For the CEO, life at the top has become more difficult

Succession is a hot topic today, not just because the unmissable HBO series of this name is coming to an end.Although Murdoch-oops, I mean Roy-brothers and sisters are arguing about their father’s media throne, in the real world, the heiress of Zara Marta Ortega Already at the helm of Spanish fashion group Inditex.At the same time, the weird tech giant Jack Dorsey Is resigning as CEO of Twitter to focus on leading his fintech company Square Parag AgrawalChief Technology Officer, succeeding him in this social media giant.

It is speculated that the new arrangement will not only give Dorsey more time to consider cryptocurrency, but will also give more room in the afternoon. Yoga class Activist investor Paul Singer must hate it.Singer’s Elliott Management He has promoted Dorsey’s removal on the grounds that no one should lead the two listed companies. As the market and the real economy become more severe, the leadership of large listed companies has become more difficult, which may also be a signal of a large number of C-level executives leaving.

Of course, one might argue that this has been the case for the past two years. In the first half of 2020, when the pandemic begins, the board wants to retain the CEO due to Covid-19. However, starting from the second half of 2020, the number of transition announcements has increased significantly. According to a study The Russell 3000 and S&P 500 indexes co-authored by the conference committee earlier this year. As the author of the report said, business leaders stated that “the burnout has increased after a year of turbulent and exhausting crisis management”.

This trend may be reflected in the fact that the succession rate gap (usually quite large) between poorer and better performing companies has narrowed significantly. The number of departures is rising, and it seems that there are as many reasons as executives being expelled from their jobs.

It may get worse. Even before the pandemic, the depth and breadth of digital transformation is creating one of the most dynamic but also challenging business environments in memory. Coupled with new concerns about employee health and well-being, supply chain reliability, changing consumer behavior, labor activism, inflation, and the Fed’s getting rid of loose monetary policy, the requirements for the coming year are extremely high.

More importantly, the upcoming wave of mergers and acquisitions is likely to lead to layoffs at the highest level. In the past two decades, the number of listed companies has been declining.according to The OECD data is now 30,000 less than in 2005. A new report by Schroder points out that of the 977 companies that have been delisted in the United States since 2010, 84% were acquired by other companies.

As Schroder’s head of research and analysis, Duncan Lamont notes“Over the years, the wave of company acquisitions has been accelerating. But the party may have just begun. The conditions for a further surge in M&A activity are perfect: many companies have ample cash, and private equity’dry powder’ is close to historical highs (funds have been raised but not yet invested) , The cost of borrowing is at a historically low level.”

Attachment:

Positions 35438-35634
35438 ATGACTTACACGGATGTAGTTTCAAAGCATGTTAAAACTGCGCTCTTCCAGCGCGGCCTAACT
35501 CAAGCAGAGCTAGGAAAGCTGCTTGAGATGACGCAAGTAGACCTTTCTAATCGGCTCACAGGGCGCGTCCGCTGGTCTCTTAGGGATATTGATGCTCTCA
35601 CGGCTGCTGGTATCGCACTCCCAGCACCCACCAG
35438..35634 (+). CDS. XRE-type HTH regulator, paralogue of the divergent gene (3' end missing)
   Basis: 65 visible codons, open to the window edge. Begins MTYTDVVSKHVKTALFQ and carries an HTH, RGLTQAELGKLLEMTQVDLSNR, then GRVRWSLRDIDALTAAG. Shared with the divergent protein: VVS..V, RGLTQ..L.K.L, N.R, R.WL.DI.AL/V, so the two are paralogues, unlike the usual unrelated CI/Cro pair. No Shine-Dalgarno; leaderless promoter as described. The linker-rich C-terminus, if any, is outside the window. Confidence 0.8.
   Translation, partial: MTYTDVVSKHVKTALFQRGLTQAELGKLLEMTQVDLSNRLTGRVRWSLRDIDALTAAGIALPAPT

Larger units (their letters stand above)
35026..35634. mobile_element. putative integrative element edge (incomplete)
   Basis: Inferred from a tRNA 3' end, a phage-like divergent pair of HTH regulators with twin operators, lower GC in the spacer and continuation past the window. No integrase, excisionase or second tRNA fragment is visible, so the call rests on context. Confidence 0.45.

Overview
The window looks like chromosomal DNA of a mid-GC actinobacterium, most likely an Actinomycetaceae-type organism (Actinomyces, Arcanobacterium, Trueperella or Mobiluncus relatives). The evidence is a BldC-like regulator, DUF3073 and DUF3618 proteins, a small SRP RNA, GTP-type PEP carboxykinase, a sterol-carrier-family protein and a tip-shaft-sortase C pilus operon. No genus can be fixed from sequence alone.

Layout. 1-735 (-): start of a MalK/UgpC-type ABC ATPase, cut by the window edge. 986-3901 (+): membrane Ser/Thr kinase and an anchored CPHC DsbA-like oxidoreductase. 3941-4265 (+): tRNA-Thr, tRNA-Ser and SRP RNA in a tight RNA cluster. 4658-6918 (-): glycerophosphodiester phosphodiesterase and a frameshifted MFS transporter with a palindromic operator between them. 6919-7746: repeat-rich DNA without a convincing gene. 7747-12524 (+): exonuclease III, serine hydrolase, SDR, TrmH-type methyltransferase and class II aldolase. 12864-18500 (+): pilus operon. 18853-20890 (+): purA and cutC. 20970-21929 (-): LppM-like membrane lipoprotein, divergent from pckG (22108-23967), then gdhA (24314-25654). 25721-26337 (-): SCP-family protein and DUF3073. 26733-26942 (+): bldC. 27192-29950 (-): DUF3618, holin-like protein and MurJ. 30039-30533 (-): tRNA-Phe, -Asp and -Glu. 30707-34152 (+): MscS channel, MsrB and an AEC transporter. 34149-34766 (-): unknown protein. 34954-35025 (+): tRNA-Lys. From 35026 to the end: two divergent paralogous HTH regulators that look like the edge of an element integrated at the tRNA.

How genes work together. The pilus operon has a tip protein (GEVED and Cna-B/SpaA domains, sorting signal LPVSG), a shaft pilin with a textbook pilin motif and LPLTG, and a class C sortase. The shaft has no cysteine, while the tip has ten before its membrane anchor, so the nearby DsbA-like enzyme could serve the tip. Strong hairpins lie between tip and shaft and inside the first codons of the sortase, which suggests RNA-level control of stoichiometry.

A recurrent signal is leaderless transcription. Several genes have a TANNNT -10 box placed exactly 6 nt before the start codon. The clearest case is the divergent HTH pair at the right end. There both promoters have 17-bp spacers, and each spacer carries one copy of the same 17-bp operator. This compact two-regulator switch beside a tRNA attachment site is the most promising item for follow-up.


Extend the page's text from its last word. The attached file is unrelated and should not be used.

All of this may bring some stimulus to stocks-waves of mergers and acquisitions, such as stock repurchases, usually do. However, it will also lead to mergers, which will inevitably lead to new successors.

The CEOs who remain will be very busy. The Fed’s tailwind, which has kept stock prices high for a long time, is now changing. Federal Reserve Chairman Jay Powell said that cuts and interest rate hikes may come sooner than expected. This is a good thing because it will eliminate market bubbles. But this will not benefit profits. Nor will the inflation we see in commodities and labor.

At the same time, as the market changes, business leaders may face pressure from all sides. First, activists like Elliott will undoubtedly demand more belt tightening. But it will also face pressure from resurgent unions, governments seeking more and better environmental, social and governance commitments, and all others who have vested interests in “stakeholder” rather than “shareholder” capitalism.

Of course, it is a good idea to judge success based on factors other than stock price. However, there is still no clear consensus on what the new indicators of corporate performance should be-despite the efforts of governments and regulators on both sides of the Atlantic to come up with ideas. This is difficult for business leaders.

However, although the measurement standards may be ambiguous, the market’s evaluation of CEOs is not only based on profit goals, but also how they express their values, solve inequality issues, manage talents, organize the supply chain, influence the environment, and interact with employees and customers. Interaction with the local community.

In fact, the authors of the Conference Board study speculate that this may be another reason for the sharp reduction in the CEO succession gap between better-performing and poorer companies. As the study pointed out, when the board decides whether to retain the CEO, “factors other than stock market performance begin to become more important”.

The fictitious Royce is not the only one dealing with scandals, stock prices and succession.Through selection or enforcement, more executives may soon have more time to perfect their Down Dog.

rana.foroohar@ft.com

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